Green Gal's Bakery

sourdough-header (2)

100% Organic • Vegan • Handcrafted • Wild Fermented​

Green Gal’s Bakery offers organic, handcrafted sourdough bread and other baked goods to the Reno community. Green Gal’s overarching mission is to support initiatives connecting people to place, nature, community, and self. Our bakery serves this mission by supporting a local, regenerative, accessible, and resilient food economy.

Our signature offering is “Reno Sourdough,” an organic, vegan, hand-shaped sourdough loaf. We often mix in herbs, spices, and seasonal ingredients like tomatoes, but the essential ingredients are simple: flour, water, salt, and olive oil, with a little bit of cornmeal along the bottom crust.

The magic ingredient that makes it true sourdough, of course, is the wild yeast that bring the flour and water to life.

Green Gal’s Bakery is a cottage food operation based out of our home kitchen in south Reno.

Sourdough bread on a white plate

You can buy Green Gal’s sourdough bread and other baked goods at the Riverside Farmers Market at 925 Riverside Drive in Reno, Nevada. Please be sure to bring cash–we do not accept credit or debit cards.

Although the market is open every week, Green Gal will be there during the following days and times: 

  • Thursday, September 26, from 4 – 8 PM

This schedule is subject to change, and it’s also available on our Facebook page.

All of our ingredients are organic and consciously sourced, with a goal of using the most local and regenerative ingredients available. We purchase our ingredients through the Great Basin Foods Coop, a consumer-owned cooperative based in Reno. We are continually seeking more information about the ingredients we use, and as we discover more, we will update this list:

Flour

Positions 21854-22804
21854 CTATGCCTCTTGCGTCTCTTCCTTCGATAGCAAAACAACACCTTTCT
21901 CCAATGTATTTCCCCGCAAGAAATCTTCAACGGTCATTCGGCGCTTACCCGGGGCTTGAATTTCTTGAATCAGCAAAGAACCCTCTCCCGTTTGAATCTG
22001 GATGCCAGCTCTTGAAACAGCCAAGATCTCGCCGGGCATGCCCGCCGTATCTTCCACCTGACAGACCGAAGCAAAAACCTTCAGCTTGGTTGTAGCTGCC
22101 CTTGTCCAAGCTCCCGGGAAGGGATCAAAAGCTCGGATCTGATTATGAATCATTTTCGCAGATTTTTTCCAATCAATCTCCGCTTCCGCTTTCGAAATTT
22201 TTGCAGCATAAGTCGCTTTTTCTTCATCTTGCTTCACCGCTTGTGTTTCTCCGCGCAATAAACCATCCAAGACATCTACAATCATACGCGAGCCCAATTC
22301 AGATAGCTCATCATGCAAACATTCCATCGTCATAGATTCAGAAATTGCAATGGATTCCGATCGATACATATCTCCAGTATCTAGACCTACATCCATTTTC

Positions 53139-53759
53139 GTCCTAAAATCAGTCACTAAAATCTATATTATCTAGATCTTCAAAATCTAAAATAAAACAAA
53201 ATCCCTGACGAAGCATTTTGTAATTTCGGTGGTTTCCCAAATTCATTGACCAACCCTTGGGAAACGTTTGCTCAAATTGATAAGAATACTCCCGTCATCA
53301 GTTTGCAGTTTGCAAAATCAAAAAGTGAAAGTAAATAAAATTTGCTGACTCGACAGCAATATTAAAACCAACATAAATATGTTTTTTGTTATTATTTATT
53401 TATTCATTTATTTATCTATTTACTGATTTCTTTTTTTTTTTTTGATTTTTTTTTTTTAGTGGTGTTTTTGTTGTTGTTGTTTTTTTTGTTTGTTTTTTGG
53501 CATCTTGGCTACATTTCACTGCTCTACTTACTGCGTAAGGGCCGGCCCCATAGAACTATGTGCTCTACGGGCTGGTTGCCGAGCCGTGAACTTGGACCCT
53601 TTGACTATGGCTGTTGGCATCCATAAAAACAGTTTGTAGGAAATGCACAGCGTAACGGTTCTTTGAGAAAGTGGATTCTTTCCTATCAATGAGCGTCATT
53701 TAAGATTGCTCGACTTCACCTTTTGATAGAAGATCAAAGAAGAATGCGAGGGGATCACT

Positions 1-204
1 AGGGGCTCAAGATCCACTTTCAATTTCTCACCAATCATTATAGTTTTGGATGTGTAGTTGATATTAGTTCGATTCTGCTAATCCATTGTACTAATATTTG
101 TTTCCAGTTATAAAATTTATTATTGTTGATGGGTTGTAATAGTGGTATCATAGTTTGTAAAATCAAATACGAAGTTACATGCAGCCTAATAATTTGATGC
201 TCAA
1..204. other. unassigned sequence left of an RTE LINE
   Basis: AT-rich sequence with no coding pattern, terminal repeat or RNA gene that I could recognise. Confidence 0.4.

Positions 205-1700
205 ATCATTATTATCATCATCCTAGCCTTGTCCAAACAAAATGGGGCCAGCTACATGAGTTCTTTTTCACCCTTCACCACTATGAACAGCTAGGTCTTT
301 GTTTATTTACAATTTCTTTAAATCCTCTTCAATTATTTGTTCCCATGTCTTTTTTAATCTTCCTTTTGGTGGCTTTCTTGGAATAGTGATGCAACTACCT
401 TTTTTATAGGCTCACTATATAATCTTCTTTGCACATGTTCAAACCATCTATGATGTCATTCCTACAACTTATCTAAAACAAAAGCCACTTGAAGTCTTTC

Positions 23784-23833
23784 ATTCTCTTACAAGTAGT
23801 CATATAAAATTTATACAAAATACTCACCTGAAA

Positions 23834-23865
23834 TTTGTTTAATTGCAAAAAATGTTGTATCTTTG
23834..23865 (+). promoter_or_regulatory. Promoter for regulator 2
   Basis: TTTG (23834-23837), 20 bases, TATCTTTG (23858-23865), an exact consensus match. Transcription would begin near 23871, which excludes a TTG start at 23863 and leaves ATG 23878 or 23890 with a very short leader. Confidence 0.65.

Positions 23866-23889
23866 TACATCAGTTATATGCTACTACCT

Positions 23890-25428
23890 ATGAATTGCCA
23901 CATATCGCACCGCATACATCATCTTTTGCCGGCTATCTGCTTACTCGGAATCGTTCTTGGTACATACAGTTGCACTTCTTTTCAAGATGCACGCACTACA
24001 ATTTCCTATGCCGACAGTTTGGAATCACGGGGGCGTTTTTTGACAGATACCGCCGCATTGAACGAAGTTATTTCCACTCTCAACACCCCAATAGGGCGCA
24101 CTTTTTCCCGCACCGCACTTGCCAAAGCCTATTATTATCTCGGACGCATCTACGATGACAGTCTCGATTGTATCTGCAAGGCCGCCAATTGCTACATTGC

Giusto’s Organic Ultimate Performer Unbleached Flour 
Giusto’s Organic Baker’s Choice Unbleached Flour 

Giusto’s is based in South San Francisco, CA (270 miles from Reno). At this time, we do not have information about where they source their wheat from, but we will try to find out!

Water

We use tap water that flows into our kitchen thanks to the Truckee Meadows Water Authority. Their website explains, “Most of our drinking water comes from the Truckee River, which originates at Lake Tahoe and is fed by snow melt and rain throughout the Tahoe and Truckee River basins in the Sierra Nevada. The remainder comes from more than 90 wells drilled in deep-water aquifers located within TMWA’s service area. TMWA also has a small number of satellite water systems that are fed exclusively by ground water.”

Extra Virgin Olive Oil

Organic Roots Arbequina Certified Extra Virgin Olive Oil 

Organic Roots is small family-owned and operated farm that was established in 1983 in Colusa and Glenn County in the Sacramento Valley of California. They grow, harvest, and mill their own olives into extra virgin olive oil. They’re about 165 miles from Reno, but this is way more local than most organic olive oil you can find in stores, which is often from Europe.

Salt

Redmond Real Salt

This salt is mined from an ancient dead sea in Redmond, Utah (545 miles from Reno). Their operations are almost entirely solar-powered, too. Learn more on the Real Salt website.

Herbs

Frontier Co-Op Organic Sweet Basil Leaf 
Frontier Co-Op Organic Rosemary Leaf